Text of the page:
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All the highlights

TypeScript 3.4 arrived with the new –incremental flag, higher order type inference & more

TypeScript
© Shutterstock / Artur Szczybylo  

TypeScript 3.4 is live and it brings some important updates and interesting new features including the new flag called –incremental, higher order type inference and many more. Let’s take a look at some of the highlights.

TypeScript has been surprising lately with its significant growth, as reports have shown over the past few months.

But today we are not going over another report that praises TypeScript’s rise! Today we have a look at the news release.

TypeScript 3.4 is live and it brings some important updates and interesting new features including the new flag called --incremental, higher order type inference and many more.

Let’s have a look.

The new features

Faster subsequent builds with the --incremental flag Tells TypeScript to save information about the project graph from the last compilation. The next time TypeScript is invoked with --incremental, it will use that information to detect the least costly way to type-check and emit changes to your project.

Higher order type inference from generic functions – During type argument inference for a call to a generic function that returns a function type, TypeScript will, as appropriate, propagate type parameters from generic function arguments onto the resulting function type.

Improvements for ReadonlyArray and readonly tuples – Making it a little bit easier to use read-only array-like types:

  • A new syntax for ReadonlyArray: Introducing a new syntax for ReadonlyArray using a new readonly modifier for array types.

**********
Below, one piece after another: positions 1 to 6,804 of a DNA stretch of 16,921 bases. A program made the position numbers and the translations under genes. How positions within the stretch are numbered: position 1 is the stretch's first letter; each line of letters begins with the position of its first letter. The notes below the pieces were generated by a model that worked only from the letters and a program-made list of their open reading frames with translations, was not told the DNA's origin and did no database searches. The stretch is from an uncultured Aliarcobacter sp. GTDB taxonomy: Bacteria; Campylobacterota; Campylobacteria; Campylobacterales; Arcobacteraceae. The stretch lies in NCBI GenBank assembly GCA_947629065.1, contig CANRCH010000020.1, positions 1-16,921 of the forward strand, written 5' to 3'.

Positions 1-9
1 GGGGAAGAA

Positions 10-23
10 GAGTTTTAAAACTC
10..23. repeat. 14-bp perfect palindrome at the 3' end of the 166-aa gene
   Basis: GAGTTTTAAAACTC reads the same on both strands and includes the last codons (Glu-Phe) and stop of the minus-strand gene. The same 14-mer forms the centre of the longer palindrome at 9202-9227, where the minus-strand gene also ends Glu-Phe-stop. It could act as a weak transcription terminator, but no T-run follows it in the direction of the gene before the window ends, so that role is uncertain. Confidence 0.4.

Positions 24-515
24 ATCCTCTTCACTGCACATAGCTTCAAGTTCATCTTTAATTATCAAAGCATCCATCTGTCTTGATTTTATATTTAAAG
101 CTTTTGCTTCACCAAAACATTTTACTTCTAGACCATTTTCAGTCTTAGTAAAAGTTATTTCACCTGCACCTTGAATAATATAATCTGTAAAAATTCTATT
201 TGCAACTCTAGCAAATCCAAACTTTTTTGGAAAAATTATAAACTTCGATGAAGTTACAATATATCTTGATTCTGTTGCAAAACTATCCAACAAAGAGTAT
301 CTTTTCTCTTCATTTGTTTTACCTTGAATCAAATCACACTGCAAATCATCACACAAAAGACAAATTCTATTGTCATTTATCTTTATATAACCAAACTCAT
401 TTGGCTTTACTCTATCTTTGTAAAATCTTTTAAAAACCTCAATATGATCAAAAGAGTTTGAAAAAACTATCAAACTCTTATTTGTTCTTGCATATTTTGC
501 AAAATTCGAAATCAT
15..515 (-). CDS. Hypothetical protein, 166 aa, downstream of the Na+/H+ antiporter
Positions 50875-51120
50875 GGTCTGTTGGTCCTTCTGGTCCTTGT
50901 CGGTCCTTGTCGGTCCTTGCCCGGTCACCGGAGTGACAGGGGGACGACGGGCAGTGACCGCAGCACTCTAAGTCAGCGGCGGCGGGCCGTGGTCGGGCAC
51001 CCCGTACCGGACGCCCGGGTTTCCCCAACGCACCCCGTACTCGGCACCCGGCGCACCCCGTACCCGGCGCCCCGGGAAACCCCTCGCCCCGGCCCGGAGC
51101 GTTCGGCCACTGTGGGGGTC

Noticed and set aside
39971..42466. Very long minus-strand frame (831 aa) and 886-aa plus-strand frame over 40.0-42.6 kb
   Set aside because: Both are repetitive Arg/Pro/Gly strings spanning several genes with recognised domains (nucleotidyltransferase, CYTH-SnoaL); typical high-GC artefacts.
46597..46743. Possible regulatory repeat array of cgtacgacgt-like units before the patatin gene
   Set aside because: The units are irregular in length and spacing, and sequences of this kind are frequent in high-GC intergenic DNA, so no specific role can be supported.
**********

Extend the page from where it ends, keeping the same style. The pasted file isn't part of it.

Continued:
function foo(arr: readonly string[]) {
    arr.slice();        // okay
    arr.push("hello!"); // error!
}
  • readonly tuples: New support for readonly tuples. We can prefix any tuple type with the readonly keyword to make it a readonly tuple, much like we now can with array shorthand syntax.
  • readonly mapped type modifiers and readonly arrays: Will automatically convert array-like types to their corresponding readonly counterparts.

const assertions – Introducing a new construct for literal values called const assertions. Its syntax is a type assertion with const in place of the type name (e.g. 123 as const). When you construct new literal expressions with const assertions, we can signal to the language that:

  • no literal types in that expression should be widened (e.g. no going from "hello" to string)
  • object literals get readonly properties
  • array literals become readonly tuples

Type-checking for globalThis New support for type-checking ECMAScript’s new globalThis – a global variable that, well, refers to the global scope. Unlike the above solutions, globalThis provides a standard way for accessing the global scope which can be used across different environments.

Convert parameters to destructured object – Implemented a new refactoring to convert existing functions to use this “named parameters” pattern.In the presence of multiple parameters, TypeScript will provide a refactoring to convert the parameter list into a single destructured object. Accordingly, each site where a function is called will also be updated. Features like optionality and defaults are also tracked, and this feature also works on constructors as well.

SEE ALSO: JavaScript reigns supreme while TypeScript and Julia surprise with their growth in new RedMonk report

Head over to the official release notes to find out more about all the new features in TypeScript 3.4.

But that is not all!

Although the TypeScript team avoids introducing breaking changes as much as possible, there are some going live with this release so make sure to check them out here.

Author
Eirini-Eleni Papadopoulou
Eirini-Eleni Papadopoulou is the editor for JAXenter.com. Coming from an academic background in East Asian Studies, she decided that it was time to go back to her high-school hobby that was computer science and she dived into the development world. Other hobbies include esports and League of Legends, although she never managed to escape elo hell (yet), and she is a guest writer/analyst for competitive LoL at TGH.

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